I regard the second area as the non-controversial and positive contribution of students; that is, the community, recreational, sporting and educational activities that are entirely bona fide.

Senator Peter Baume —But some students cannot use them for various reasons.

Senator TEAGUE —I agree with my colleague Senator Peter Baume that some students do not use them. However, by and large, someone who may not be active on the sporting field could well be fully participating in debating activities or, indeed, in other non-sporting activities such as drama. The provision of a theatre, for example, with all the technical equipment and back-up staff to maintain lights, sound and prepare sets, may be to their advantage. I am conservative to the extent that I believe these kinds of quite uncontroversial community, recreational and sporting activities can be funded by a direct and properly accounted for set of grants from a university or college. Nevertheless, the organisation of that activity would lie with a body such as a student union that is close to the users and is answerable to a union council and advisory committees on those activities. It is to this area that the Minister refers in the concluding remarks of her second reading speech when she said that the Bill:

. . . embraces a broad concept of the nature and value of a university education .

If we turn to the Canberra College of Advanced Education Bill we see a similar set of words:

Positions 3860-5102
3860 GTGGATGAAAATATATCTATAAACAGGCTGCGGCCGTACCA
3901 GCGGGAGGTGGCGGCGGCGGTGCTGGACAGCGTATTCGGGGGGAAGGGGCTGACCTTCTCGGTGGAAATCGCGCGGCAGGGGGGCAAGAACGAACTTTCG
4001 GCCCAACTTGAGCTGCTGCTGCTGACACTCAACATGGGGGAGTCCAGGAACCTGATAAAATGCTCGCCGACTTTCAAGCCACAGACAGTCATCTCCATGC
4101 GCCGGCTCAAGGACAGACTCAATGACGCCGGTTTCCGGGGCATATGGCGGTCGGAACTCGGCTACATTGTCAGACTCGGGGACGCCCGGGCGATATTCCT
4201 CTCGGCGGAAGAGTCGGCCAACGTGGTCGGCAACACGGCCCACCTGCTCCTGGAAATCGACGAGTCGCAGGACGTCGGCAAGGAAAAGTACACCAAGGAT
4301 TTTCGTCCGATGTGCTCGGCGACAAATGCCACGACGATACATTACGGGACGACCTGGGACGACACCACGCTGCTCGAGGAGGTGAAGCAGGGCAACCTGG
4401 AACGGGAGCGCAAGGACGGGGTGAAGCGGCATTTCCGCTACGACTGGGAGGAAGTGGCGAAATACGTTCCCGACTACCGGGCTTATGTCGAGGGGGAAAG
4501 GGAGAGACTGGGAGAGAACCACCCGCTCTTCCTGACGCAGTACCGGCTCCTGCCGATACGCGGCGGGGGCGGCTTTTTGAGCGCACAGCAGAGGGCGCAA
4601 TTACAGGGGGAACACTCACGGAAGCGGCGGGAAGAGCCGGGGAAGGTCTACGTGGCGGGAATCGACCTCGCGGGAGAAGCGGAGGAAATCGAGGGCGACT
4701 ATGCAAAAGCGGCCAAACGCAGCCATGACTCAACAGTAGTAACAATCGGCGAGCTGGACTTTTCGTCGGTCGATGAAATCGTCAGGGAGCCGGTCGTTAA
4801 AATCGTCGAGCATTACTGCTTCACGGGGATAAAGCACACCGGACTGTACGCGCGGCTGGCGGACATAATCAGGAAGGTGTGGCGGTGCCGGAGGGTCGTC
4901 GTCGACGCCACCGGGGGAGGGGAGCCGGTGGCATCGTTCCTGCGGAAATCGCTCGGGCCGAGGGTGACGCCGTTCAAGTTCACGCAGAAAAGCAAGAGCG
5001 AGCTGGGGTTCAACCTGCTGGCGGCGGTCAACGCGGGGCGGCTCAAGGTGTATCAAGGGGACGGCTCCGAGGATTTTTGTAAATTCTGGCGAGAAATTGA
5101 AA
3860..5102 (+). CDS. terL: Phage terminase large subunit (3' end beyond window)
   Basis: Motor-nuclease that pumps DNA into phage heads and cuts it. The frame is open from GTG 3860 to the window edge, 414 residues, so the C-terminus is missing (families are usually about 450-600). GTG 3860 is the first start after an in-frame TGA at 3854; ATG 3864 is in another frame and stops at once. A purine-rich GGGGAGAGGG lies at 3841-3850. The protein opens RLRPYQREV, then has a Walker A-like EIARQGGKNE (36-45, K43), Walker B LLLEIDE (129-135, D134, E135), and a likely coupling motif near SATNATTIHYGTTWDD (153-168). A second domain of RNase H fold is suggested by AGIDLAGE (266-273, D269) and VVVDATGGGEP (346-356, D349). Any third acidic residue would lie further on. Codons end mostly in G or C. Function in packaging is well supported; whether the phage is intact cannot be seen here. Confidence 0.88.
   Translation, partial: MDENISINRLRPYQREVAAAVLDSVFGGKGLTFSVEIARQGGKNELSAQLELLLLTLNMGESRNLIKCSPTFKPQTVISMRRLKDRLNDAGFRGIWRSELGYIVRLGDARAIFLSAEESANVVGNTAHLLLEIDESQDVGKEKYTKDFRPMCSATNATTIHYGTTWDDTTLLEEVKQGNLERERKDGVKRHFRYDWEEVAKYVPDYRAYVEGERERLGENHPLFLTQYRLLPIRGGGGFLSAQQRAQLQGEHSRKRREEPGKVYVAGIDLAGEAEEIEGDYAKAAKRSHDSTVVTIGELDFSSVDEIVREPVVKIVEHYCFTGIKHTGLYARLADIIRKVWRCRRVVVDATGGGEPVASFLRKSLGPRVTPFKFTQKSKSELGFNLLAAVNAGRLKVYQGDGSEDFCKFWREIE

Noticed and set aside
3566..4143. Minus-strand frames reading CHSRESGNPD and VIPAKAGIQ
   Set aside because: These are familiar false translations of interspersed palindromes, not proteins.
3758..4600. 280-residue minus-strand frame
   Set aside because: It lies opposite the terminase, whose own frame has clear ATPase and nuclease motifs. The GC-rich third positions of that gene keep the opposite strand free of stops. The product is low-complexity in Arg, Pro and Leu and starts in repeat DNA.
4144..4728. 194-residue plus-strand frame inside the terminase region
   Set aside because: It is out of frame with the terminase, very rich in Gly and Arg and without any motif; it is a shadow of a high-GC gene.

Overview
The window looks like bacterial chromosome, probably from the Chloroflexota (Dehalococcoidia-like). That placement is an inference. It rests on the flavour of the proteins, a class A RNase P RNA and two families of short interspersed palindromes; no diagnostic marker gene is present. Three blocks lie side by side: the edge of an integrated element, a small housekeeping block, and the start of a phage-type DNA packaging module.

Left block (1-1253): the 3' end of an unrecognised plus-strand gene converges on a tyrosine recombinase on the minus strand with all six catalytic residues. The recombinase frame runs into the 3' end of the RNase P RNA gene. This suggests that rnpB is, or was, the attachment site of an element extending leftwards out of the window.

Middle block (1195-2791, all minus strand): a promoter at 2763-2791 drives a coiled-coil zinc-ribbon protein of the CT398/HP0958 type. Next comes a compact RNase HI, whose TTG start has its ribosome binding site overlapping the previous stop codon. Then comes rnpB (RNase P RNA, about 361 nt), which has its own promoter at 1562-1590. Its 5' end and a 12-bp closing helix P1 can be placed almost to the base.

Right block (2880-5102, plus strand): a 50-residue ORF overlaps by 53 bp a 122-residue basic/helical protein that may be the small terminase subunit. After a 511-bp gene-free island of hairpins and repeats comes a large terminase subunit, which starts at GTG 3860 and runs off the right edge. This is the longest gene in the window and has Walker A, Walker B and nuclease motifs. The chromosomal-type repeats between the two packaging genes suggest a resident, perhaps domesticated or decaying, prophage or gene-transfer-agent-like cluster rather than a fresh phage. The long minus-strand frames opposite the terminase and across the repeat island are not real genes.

. . . a broad concept of the nature and value of a college education.

I quarrel with that part of the Minister's statement because by omission she has not directly referred to the matters that offend in student union activities. I agree with the principle that she espouses there and I apply it to recreational, sporting, educational and community activities. The cost of the provision of these rooms, the cleaning of them, the power and lighting and the staff that are involved I believe ought to be properly funded by universities. I reiterate that students at colleges and universities ought to learn partly from staff and experience researchers, partly from their exploration of books and other resources and partly from other students. I do not think students in higher education should learn only from lecturers and tutors. They should genuinely be expected to learn from one another.